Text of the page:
converting air compressor 220v motor to 110?

Discussion in 'Electrical Forum discussion & Blog' started by dabiz7, Jul 6, 2010.

  1. dabiz7

    dabiz7 New Member

    Messages:
    42
    Just moved to a new place...moved my fairly large Sears upright 60 gal air compressor to the new garage and just noticed that there is no 220 in the garage, only 110 outlets. Checked my panel for the house and it is slam full, no extra slots for a 220 breaker and an additional line to the garage.

    Looking for advice on my options:
    1) Replace or re-wire the motor? I wonder at the cost of replacing the motor with a 110 v motor. Should it be three-phase? I need to look at the info on the siide fo the motor more closely. The current motor is 220v, single phase. I think the compresor label says it is a 7 hp? I had it wired in my previous home detached shop which had a sub panel with plenty of extra slots for a 220 breaker

    2) Couldn't I get a step up transformer to plug into an outlet in the garage? Looking at a 1000 watt tranformer was only like $60 online.

    This compressor is not used for commercial duty, just home/hobby use.

    Any advice would be appreciated!
  2. leejosepho

    leejosepho DIY scratch-pad engineer

    Depending a bit upon the distance and any obstacles involved, I would get an electrician to install a disconnect next to your meter base and run 240 to the compressor. I do not recall ever seeing a 7hp motor run on 120, and I would doubt any of your existing circuits could handle the demand placed upon them by any kind of transformer driving your compressor.
  3. hj

    hj Moderator & Master Plumber Staff Member

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    26,835
    Location:
    Cave Creek, Arizona
    If you do not have 220/240, then you do not have 3 phase available at the motor, and it would be a rare house that has 3 phase available anywhere in i, (although we do have many older areas here that do have it). Three hp is about the largest 120v motor you will find. A 7 hp would require at least 40 amps and that would tax the average 120 circuit. A step up transformer does NOT change the amperage requirements and the 1000 watt transformer would be completely inadequate for it. Your motor should require about 20 amps and that means at least a 5,000 watt transformer.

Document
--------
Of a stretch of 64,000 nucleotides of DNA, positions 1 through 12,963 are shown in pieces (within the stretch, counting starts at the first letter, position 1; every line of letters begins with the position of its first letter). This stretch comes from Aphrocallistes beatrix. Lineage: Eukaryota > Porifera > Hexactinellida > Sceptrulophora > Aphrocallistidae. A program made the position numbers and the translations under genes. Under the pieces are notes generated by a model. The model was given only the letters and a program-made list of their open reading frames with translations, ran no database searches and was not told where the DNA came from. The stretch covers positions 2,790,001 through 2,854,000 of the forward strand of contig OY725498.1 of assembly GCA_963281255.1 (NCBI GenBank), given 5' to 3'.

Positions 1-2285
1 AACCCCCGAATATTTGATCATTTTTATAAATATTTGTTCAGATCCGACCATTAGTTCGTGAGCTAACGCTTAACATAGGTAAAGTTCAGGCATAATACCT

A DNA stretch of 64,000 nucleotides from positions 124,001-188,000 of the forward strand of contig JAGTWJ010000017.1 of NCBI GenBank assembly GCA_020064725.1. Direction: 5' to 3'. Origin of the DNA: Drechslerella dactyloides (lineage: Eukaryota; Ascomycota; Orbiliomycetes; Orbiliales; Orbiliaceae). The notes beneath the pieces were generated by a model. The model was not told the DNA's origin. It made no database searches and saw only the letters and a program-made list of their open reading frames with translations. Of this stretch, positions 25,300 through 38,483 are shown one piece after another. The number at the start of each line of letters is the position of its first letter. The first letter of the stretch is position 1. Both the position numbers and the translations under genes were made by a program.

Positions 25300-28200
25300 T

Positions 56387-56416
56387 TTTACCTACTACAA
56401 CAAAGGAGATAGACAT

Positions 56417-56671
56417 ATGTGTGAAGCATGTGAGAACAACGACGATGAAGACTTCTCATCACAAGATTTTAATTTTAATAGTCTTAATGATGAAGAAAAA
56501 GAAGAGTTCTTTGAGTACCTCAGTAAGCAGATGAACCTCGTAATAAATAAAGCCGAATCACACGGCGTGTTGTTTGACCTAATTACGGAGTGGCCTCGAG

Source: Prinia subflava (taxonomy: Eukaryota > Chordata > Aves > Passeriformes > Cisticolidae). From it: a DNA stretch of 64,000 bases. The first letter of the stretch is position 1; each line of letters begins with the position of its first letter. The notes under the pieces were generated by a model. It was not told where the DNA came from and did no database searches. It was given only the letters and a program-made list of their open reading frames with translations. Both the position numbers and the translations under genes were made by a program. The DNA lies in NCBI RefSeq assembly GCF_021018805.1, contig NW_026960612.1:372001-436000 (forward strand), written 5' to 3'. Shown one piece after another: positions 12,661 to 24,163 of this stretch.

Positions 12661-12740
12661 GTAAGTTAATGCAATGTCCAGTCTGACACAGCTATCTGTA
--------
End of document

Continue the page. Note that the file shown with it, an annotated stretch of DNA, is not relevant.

Last edited: Jul 6, 2010
  4. jimbo

    jimbo Plumber

    Messages:
    8,997
    Location:
    San Diego
    Check the label plate on the motor. It would not be unusual for that type of equipment to be dual rated for 110/220. Basically the motor is set up with two windings, and to run 220 they connect in series, and to run 112 they connect in parallel. The amp draw will be double on 110.

    If the compressor is a good unit, it might be worth replacing the motor if necessary, but you have to find out what your whole unit would cost new, vs the fairly high cost of a new motor. Remember, don't buy anything electrical made in China. Motors and such is something they still don't do well.
  5. jadnashua

    jadnashua Retired Defense Industry Engineer xxx

    Messages:
    22,153
    Location:
    New England
    Sears likes to rate things at peak, not constant. It is highly unlikely that it is really a 7hp motor. Power = current * voltage. Or, current = power/voltage. 1 hp = 745w. So, 7*745=5220W. 5220 w (power)/220 (volts) = 23.7 A (current). You'd double that to 47.4A if you ran it at 110vac. That would take some really large wire. As I said, I doubt it is really a 7hp motor. 15A circuit at 110 vac = 1650w and at 120vac = 1800w, so a 2hp motor would work on a 15A breaker with little else on it.
  6. jwelectric

    jwelectric Electrical Contractor/Instructor

    Messages:
    2,540
    Location:
    North Carolina
    Let’s look at this from the front to the back.
    First the 7hp is the rating of the compressor not the electric motor driving the compressor.
    Second it is very unlikely that you have or can obtain three phase power at your home.
    Third if the electric motor was 7 hp at 120 volts then we would use 80 amps to start the math. The conductor that supplied the motor would be required to be 80 times 125% or a #3 copper conductor.
    Forth the breaker would be a 200 amp breaker at 120 volts.